Some of the disasters attended by International Rescue are often the result of accident or misadventure, but on occasion involve deliberate sabotage. A recurring villain, "The Hood" (actually never named in the dialogue, but referred to as such in narration, in the comics, tie-in books and other spin-off media), frequently causes major accidents in order to lure International Rescue's vehicles to the scene and spy on or steal them. Although never credited as such, two characters would have recurring roles in the series, with London Airport controller Commander Norman appearing five times. Fireflash pilot Captain Hanson would appear five times as well, though three of his appearances were part of reused or archive footage.


The main characters' appearances were modelled after prominent actors. Jeff Tracy was modelled after Lorne Greene of Bonanza fame, Alan after Robert Reed, Scott after Sean Connery, and John after both Adam Faith and Charlton Heston.


The Thunderbirds' radio code "F-A-B", meaning "message received and understood", did not stand for anything, it was just supposed to sound "hip". In fact, when asked what it stood for, Gerry Anderson once replied, with some bemusement, "Fab", as though it were obvious. Later, due in part to fan-submitted stories, F-A-B came to mean Fully Advised and Briefed, in keeping with P-W-O-R (Proceeding With Orders Received), a similar radio confirmation code in the Stingray series.


All the Thunderbird pilots wear a common mid-blue uniform consisting of a polo-neck tunic, trousers, boots, and a simplified side cap. The uniform is accented by a sash bearing the International Rescue insignia and holding a sidearm and two pouches. Each pilot's sash is a different colour, and they have matching coloured cuffs to their boots:

Scott blue

Virgil pale yellow

Alan white

Gordon orange

John lilac


Occasionally other members of the organisation are shown in similar uniforms:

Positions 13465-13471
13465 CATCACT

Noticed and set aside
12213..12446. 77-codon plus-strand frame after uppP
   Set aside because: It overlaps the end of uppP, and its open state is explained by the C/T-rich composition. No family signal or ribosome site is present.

Brains with a brown, leather-like sash, seen only when he flies the Tiger Moth biplane in the 1968 film Thunderbird 6.

Jeff a metallic gold sash, carrying the logo badge for the Dr. Barnardo's children's charity. Never actually seen in the series, this was used in publicity for the film Thunderbirds are Go (1966),[9] and later reproduced in books and the DVD boxset.

Tin-Tin - for her single designated rescue mission aboard Thunderbird 3 in the episode "Sun Probe", and briefly in "The Uninvited", she wore a similar   blue uniform with a pale blue belt but no sash.


Each episode featured model vehicles and machines primarily designed by special effects director Derek Meddings; in particular, the five Thunderbird craft:

Thunderbird 1 Hypersonic variable-sweep wing rocket plane used for fast response, rescue zone reconnaissance, and as a mobile control base.

Thunderbird 2 Heavy supersonic VTOL carrier lifting body aircraft used for the transport of major rescue equipment and vehicles, including Thunderbird 4.

Thunderbird 3 Re-usable, vertically-launched SSTO (Single-Stage-To-Orbit) spacecraft used for space rescue and maintenance of Thunderbird 5.

Thunderbird 4 Small utility submersible for underwater rescue.

Thunderbird 5 Space station in geostationary Earth orbit monitoring broadcasts around the globe for transmissions calling for help; also manages communications within International Rescue.